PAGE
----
According to Li & Bernoff (2011), “tweeters” are three times as likely to be Creators, more than twice as likely to be Critics, and half as likely to be Joiners compared with typical online consumers, as we can see from the Social Technographic Profile below:
In this chapter, Li and Bernoff talked about the benefits of using Twitter, and how it can be used to serve the five objectives of groundswell. Big companies such as McDonalds, Dunkin Donuts, Starbucks, etc.., uses Twitter to connect with its customers for advertisements purpose, and to ultimately improve its brand.
If you need a refresher on the five objectives of groundswell, you can visit my POST strategy blog. By applying those five objectives, you would be able to use Twitter in order for your organization to be successful in using groundswell.
Twitter is now at the center of a whole ecosystem of interaction, and here are a few elements of that ecosystem:
- Followers – You can follow anyone you want unless that person blocks you
- (#)Hashtags and searches – “Hashtags are simply terms designed to mark a tweet as referring to a topic, and are indiated with a # (the pound or hash sign), such as #superbowl or #FF for Follow Friday (p. 198). This makes it very easy for companies to see who and what is being said by their company by simply searching their companies hashtags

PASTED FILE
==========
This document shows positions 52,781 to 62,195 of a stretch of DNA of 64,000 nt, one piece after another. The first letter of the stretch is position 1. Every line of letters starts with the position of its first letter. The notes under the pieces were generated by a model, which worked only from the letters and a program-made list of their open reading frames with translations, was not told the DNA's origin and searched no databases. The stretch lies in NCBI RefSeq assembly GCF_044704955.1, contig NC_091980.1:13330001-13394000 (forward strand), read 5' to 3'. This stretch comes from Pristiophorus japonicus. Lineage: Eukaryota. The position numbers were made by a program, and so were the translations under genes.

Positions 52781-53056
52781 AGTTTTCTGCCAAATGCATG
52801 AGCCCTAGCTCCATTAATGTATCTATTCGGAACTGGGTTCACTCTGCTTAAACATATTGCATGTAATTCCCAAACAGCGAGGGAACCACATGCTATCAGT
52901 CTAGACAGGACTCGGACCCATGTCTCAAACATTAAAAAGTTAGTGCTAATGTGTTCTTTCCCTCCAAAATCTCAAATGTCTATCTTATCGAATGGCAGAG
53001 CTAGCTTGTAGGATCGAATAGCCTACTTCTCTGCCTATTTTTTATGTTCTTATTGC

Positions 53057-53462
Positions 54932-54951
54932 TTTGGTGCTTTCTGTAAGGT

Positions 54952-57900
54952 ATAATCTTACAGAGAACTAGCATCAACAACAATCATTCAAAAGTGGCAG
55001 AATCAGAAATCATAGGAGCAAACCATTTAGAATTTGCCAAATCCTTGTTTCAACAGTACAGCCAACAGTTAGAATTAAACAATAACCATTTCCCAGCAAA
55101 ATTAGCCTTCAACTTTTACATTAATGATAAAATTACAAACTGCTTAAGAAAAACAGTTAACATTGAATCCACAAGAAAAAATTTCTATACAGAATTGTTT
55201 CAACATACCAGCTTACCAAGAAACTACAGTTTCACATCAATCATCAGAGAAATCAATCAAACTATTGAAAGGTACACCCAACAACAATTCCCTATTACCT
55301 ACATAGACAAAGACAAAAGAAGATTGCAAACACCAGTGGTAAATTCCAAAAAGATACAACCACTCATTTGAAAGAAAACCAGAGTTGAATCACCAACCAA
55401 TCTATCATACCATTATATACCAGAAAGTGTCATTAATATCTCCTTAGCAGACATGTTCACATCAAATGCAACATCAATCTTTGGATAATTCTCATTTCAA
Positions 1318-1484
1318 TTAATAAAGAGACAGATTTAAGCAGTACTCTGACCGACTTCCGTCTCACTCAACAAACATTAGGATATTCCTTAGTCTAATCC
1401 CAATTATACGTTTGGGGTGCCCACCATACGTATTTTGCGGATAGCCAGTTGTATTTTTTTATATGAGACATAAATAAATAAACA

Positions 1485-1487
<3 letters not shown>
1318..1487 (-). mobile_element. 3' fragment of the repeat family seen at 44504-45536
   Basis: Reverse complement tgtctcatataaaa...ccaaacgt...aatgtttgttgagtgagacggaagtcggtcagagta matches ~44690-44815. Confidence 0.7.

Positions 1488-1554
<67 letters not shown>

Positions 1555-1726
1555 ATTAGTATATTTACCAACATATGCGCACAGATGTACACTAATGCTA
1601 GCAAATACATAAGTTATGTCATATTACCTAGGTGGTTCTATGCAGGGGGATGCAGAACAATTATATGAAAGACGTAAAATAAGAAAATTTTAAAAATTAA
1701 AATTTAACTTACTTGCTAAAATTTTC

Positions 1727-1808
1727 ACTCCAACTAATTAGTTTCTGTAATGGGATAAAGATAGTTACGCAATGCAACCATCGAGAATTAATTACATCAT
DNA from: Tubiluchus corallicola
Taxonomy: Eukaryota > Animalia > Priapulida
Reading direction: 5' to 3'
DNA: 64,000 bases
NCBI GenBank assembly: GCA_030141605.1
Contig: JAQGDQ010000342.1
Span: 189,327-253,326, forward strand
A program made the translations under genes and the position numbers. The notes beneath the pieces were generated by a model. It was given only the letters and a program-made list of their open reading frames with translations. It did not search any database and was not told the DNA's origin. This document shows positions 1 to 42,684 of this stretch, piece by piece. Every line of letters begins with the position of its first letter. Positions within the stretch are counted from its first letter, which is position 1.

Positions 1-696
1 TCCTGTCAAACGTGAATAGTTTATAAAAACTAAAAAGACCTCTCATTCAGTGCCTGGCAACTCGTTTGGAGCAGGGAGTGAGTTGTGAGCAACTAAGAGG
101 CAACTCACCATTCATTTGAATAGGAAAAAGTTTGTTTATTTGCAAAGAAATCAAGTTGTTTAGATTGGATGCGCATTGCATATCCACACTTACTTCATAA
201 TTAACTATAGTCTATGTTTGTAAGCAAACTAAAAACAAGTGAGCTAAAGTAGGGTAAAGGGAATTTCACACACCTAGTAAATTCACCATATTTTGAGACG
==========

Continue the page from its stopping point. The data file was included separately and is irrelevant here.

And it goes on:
- Mentions and retweets – Mentions and retweets allow the best ideas to spread virally, which, given Twitter’s immediacy, often happens amazingly quickly
- Links – Pretty self-explanatory. Linking is very easy to do because it just copy & paste, and it is usually has a description accompanying what the link is all about to make it easier for audience to see if the link interests them
- Lists – This ability allows you to create lists of people you follow, and these lists can be shared. For example, you can now easily see the tweets from Robert Scoble’s list of the most influential people in technology
- Apps & Tools – Twitter is available on many platforms including desktop, android and apple devices. Since Twitter feeds are open, people can find a huge collection of tools to tap into it for both individual “twitterers” and companies (p. 198).
Li, C., Bernoff, J. (2011). Groundswell: Winning in a world transformed by social technologies. Boston, MA: Harvard Business School Publishing